Building a Cross-platform In-app Messaging Orchestration Service


Messages in the Netflix App

In-app messages at Netflix fall broadly into two channels — Notifications and Alerts. Notifications are content recommendations that show up in the Notification Center within the Netflix app. Alerts are typically account related messages that are designed to draw the customer’s attention to take some action and show up on the main screen. This blog post will focus on the Alerts channel.

Left: Notification Center on the Netflix iOS app. Right: An in-app Alert on the Netflix iOS app.

Some History

It is worth spending some time painting a picture of the landscape that we evolved from. In the early days, account-related Alerts were served only on the Netflix website app. All the logic around presenting an Alert was implemented in the website codebase. The UI handled business logic around priority, customer state validation, timing, etc. A few years ago, the Netflix website was undergoing a major re-architecture. We simplified the ecosystem and built an in-app messaging service that handled the complexity of messaging orchestration by taking ownership of dimensions like

  • Frequency — how often to show a message
  • Device Eligibility — which devices to show the message
  • Population Segment — which profiles to show the message

Initial Goals

Our primary goals at project inception were the following:

  1. Transfer business logic around messaging orchestration from the UI tier to the in-app messaging service
  2. Support cross-platform messaging
  3. Minimize time spent on running and productizing messaging A/B tests.

Messaging Architecture Overview

Messaging infrastructures services are implemented in Java and like most Netflix services are deployed to AWS on clusters of EC2 instances in multiple AWS regions.

A simplified view of the messaging platform

In-app Messaging Service

At Netflix, member UI teams are organized by the platform that they work on (Android, iOS, TV, Website, etc). Each platform technology stack is different and the treatment of an Alert on each platform looks significantly different. Creating custom payload contracts for each platform would be an inefficient and error-prone solution. It would also hinder our velocity to test messaging experiences across platforms.

A mock Netflix Alert on various Netflix devices — clockwise from top: TV, iOS, Web, Android

Design Based Payload Contract

We settled on a custom JSON payload contract that has pieces that are common to all the UIs but also accounted for differences in the design. We structured it in a way that UI platforms can implement the rendering of an in-app Alert without having to know anything about the specific message type. From the UI standpoint — there is an Alert to be shown.

{
   "templateId": "standard", 
   "template": { }, 
   "attributes": { }
}

{
   "template": {
      "title": { 
         "copy": [] 
      },
      "body": {
         "copy": []
      },
      "ctas": [
         {},{},{}
      ]
   },
   "footer": {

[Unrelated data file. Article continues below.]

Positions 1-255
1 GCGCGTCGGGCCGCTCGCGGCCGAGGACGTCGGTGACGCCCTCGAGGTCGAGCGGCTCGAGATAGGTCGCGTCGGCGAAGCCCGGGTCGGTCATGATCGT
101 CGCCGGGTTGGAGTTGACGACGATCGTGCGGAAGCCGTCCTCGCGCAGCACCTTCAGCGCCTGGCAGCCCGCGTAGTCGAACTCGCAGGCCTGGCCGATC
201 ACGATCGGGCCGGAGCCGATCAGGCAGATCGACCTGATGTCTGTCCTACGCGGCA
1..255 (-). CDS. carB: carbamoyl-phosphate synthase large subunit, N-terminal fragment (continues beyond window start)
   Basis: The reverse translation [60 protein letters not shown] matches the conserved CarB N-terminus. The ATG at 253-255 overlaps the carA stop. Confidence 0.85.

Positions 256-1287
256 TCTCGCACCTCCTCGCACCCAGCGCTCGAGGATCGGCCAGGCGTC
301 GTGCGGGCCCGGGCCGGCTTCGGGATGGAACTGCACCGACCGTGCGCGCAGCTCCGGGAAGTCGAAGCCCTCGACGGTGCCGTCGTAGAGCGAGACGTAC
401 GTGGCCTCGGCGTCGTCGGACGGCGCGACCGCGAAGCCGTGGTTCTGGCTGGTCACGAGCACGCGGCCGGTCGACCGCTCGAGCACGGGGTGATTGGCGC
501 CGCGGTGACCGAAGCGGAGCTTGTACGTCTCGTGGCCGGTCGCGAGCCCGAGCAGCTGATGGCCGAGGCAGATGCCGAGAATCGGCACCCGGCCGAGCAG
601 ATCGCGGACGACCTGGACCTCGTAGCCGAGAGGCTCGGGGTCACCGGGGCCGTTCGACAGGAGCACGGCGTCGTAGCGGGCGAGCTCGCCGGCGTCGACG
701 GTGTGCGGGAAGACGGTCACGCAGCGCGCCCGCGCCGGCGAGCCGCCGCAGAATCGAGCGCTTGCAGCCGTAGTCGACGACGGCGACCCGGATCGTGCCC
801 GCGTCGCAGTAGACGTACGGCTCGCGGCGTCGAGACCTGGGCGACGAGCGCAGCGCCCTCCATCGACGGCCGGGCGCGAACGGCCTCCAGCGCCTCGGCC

"copy": [ ]
   }
}

"copy" : [ {
      "elementType" : "TEXT",
      "content" : "This is an example " 
  }, {
      "elementType" : "BOLD",
      "content" : "Netflix Alert Message"
   }, {
      "elementType" : "TEXT",
      "content" : "."
   }]
}

{
   "actionType": "BACKGROUND_SERVICE_CALL",
   "action": "DISMISS_ALERT",
   "ctaType" : "BUTTON",
   "copy": [], 
   "isSelected": true,
   "ctaFeedback": { } 
}
{
   "ttl": 3600,
   "feedbackType": "cta",
   "cta": "DISMISS_ALERT", 
   "trackingInfo": {
      "messageGuid": "786DECAE429EEB029EEE057191675F6764555F12",
      "eventGuid": "D6AC068F169C0E616E99AF1C72F1AD8264555F12",
      "renderGuid": "85661FCF-0857-42A7-AA0E-559A26A5723B_R",
      "messageName": "EXAMPLE_ALERT",
      "messageId": 1234,
      "locale": "en-GB",
      "abTestId": 2222,
      "abTestCell": 2,
      "templateId": "standard",
   }
}


Challenges

One of the main challenges we faced when starting down this path was that messaging engineers had little to no knowledge about UI platforms and the nuances among them. We had to learn to account for differences such as message fetching patterns, testing infrastructure, bandwidth, refresh times, etc. We also evolved our payload from a one size fits all approach to a more balanced one by taking on some of the complexity and managing the nuances by implementing a UI-centric design based payload.


Wins

The in-app messaging service has opened up avenues to run more A/B tests than was possible before.

  • We have reduced the development time for messaging experimentation because resources and context for these projects are contained within the messaging team.
  • We run omnichannel messaging tests that incorporate other messaging channels such as email, push notifications, etc.
  • We run experiments using levers such as timing, channel selection, frequency, etc. since the in-app messaging service is integrated into the Netflix customer messaging platform.

Looking Ahead

As Netflix grows around the world, it’s increasingly beneficial and convenient to communicate with our customers inside the Netflix app. From account related messages to onboarding, and more — we are continually evolving our message portfolio.

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